nprmusic:

On her new album, Jenny Lewis explores the weight of full adulthood, and its paradoxical precariousness.

Stream The Voyager from NPR Music’s First Listen

I don’t have the words to describe how moved I am by this album. By its lyrical honesty, by the simultaneity of its strength and vulnerability, and by its fun, funky melodies and harmonies. 

But I don’t need to have the words. That’s the whole point. To listen to this album is to realize that Jenny Lewis has been keeping the words safe for you. And the music behind them, too.

Jul 22 '14

I know. I know! I swore off blog-ranting about music videos because it is a waste of this precious life of mine. But that was before I saw the music video for Jason Derulo’s “Wiggle.”

First of all, re: the above image. You cannot hashtag your own lyric. Like, what, you think that you’re going to get “#wigglewigglewiggle” trending? That is so presumptuous.

Second of all, why are there so many women and pillows in that bed with you? Iget the implication, but, it just looks like you guys had a very non-sexual sleepover party in your parents’ bedroom.

Third of all, who made the ice sculpture of a headless woman? Why is your ice sculpture all bosom and bottom? To include a head was to dignify her too much? Are you just here for the wiggle? If so, do you realize that ice does not move? (I am not even going to begin to address the man who sticks his face in the ice butt later in the video, except to say that I hope that that is all the butt he gets.)

Fourth of all, I think it’s sort of funny that Snoop Dogg, whom is featured in this track, starts off staring at the party from binoculars. Poor Snoop. Not even invited to the wiggle party, he must stare at the wiggle from afar.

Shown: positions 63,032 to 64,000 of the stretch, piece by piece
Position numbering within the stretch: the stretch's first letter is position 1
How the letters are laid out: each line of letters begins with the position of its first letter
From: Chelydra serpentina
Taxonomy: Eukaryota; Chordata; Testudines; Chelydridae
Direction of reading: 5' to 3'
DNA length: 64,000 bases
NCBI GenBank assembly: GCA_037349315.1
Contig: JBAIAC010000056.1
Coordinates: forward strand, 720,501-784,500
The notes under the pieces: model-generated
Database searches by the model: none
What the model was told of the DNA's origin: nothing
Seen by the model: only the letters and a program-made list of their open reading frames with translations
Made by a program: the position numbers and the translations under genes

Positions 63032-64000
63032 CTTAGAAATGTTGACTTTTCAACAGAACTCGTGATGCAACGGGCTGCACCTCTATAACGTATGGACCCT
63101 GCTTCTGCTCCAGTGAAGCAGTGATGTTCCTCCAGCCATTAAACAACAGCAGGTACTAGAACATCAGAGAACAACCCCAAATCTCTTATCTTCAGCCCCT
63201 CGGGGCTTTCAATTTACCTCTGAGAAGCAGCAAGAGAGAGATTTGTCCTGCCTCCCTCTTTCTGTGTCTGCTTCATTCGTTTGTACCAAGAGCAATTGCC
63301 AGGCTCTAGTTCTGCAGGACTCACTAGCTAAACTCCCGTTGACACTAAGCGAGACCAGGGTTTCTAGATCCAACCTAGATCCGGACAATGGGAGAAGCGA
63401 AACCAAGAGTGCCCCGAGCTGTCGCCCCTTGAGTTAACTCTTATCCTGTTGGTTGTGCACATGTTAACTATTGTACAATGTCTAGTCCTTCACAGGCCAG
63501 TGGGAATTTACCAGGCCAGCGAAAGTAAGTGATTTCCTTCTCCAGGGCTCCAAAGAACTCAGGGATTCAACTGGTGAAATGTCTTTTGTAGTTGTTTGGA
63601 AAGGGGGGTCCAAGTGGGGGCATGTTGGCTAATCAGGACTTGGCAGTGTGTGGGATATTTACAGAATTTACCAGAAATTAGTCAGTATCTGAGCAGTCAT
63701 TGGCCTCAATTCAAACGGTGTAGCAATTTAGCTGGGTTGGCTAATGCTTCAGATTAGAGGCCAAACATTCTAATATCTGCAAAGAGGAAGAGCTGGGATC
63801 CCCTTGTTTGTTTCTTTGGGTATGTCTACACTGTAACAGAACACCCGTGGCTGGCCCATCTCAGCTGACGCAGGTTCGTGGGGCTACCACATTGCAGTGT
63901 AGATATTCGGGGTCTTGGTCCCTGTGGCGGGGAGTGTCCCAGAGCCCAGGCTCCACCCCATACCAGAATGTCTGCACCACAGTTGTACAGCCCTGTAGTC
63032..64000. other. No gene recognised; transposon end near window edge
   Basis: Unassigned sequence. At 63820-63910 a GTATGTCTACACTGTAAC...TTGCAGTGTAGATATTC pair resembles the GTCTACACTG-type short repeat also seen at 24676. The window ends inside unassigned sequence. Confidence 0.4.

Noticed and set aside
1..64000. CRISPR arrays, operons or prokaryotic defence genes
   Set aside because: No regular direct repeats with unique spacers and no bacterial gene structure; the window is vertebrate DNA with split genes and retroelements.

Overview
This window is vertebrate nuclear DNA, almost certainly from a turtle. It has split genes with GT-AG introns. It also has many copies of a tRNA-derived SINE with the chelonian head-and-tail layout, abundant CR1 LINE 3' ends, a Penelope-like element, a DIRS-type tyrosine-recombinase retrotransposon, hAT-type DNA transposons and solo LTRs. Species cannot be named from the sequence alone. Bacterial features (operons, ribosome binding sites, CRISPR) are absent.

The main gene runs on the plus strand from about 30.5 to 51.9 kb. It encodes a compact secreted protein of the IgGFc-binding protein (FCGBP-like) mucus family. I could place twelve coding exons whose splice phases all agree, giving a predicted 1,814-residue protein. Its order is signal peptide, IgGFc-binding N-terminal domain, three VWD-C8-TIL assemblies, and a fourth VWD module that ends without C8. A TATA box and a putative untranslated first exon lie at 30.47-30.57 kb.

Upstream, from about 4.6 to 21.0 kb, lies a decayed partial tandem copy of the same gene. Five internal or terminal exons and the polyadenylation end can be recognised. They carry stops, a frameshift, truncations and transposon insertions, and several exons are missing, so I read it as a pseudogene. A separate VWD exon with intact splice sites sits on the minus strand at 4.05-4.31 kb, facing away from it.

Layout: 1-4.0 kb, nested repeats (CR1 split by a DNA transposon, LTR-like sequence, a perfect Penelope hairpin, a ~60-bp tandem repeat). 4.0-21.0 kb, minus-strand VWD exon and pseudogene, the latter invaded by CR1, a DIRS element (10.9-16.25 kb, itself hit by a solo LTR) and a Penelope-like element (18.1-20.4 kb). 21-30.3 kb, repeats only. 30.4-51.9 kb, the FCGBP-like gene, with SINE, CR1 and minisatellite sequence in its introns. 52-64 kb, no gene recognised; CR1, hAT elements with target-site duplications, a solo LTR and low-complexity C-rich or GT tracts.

Fifth of all, “I got one question. How’d you fit all that in them jeans?” That’s it? That’s your one question? Your one and only question? (And if you have to ask, JD, you will never, ever know.)

Sixth of all, “You know what to do with that big fat butt: wiggle wiggle wiggle.” Okay, listen. I am all for celebration of curves/plump posteriors in song. You should see how I lost it when Sir Mix-a-Lot came on at the last party of this past academic year (YOU NEVER WILL). But the difference between “Baby Got Back” and “Wiggle” is that the former is a celebration of all that a big butt is. It’s described as “healthy,” at one point. And, yes, Sir Mix-a-Lot encourages the girl to shake it, but that comes in the midst of what is essentially a modern day ode. “Wiggle” is just a 3:43 imperative.

Seventh of all, the wiggle dance done throughout this video is a shoulder shimmy. That has nothing to do with big fat butts, guys.